New K.I.D.S – Two Pike County schools to pilot curriculum teaching disaster safety, preparedness
Published 3:29 am Tuesday, November 4, 2014
The Messenger/Jaine Treadwell and Ngoc Vo
Teachers at Goshen and Troy elementary schools will have an opportunity to test a new curriculum designed to education students in grades K-12 on natural disasters and how to prepare for them.
K.I.D.S., Kids Instructed on Disaster Safety, is a pilot project designed by Pike County EMA and the Pike County Extension Office and will focus on positive education on natural disasters.
“K.I.D.S. will teach students about natural disasters and the science behind them and will also focus on preparedness,” said Grant Lyons, Pike County Extension coordinator. “The idea is that, if students understand why storms form and their tremendous strength, then they will know how important it is that they are prepared when they come.”
Lyons and Jeanna Barnes, Pike County EMA director, developed lesson plans for the curriculum for the natural disaster module. Lesson plans on tornadoes, severe thunderstorms, flood and tropical cyclones will be included in packets that will be made available to teachers at the participating schools.
The curriculum will be tested during the month of November at Goshen and Troy elementary schools and will feature four lessons.
Lyons said he and Barnes will also go into the schools to provide guidance to the teachers and to facilitate the program.
“Pre- and post-project student surveys will document changed behavior and that is what we will be looking for,” Lyons said. “Changed behavior toward natural disasters will demonstrate that students better understand the severity of these storms and are better prepared for them if they come. The goal of K.I.D.S. is changed behavior and the pre- and post student surveys will show ‘we’re getting it.’”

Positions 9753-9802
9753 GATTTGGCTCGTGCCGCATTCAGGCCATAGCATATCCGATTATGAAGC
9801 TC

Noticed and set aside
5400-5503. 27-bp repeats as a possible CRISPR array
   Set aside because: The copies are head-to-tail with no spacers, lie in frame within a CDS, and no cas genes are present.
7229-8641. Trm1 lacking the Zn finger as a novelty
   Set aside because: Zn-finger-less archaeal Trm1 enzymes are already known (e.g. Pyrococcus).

The planning for the program started one and a half years ago, Lyons said. The curriculum is designed with days of instructions and days of hand-on activities throughout the school year.
K.I.D.S curriculum can supplement a Common Core curriculum or be incorporated into an after-school program. The program aims at students from K to twelfth grade, but it can be delivered to a vast audience of any ages. “The goal is to bring the program statewide, then to regional and national levels,” Lyons said.
Lyons and Barnes have other disaster modules on the drawing board, including technological disasters and terrorism modules. These modules will be for older students while the natural disaster module is for all grade levels.
“We are honored to have been selected to pilot this program,” said Teresa Sims, TES principal. “It gives children the opportunity to be proactive about disaster safety and to be prepared for any disaster possibility.”
Madison Welch, a TES fourth-grader said she learned a great deal from the kickoff demonstrations. “I learned that they can go close enough to storms so we can see the storms on TV,” Welch said. “The storm tracker is my favorite part because it says we’re going to have snow this year.”
Auburn University and Troy University are supporting the K.I.D.S. program with resources that will help promote the program.
Other collaborating partners are: Pike County Commission, Troy City Council, National Weather Service-Birmingham, Meteorologist Josh Johnson and WSFA 12 News, Pike County Sheriff’s Department, Troy Police Department, Troy Fire and Rescue, Alabama Department of Public Health, Troy City Schools and Pike County Schools.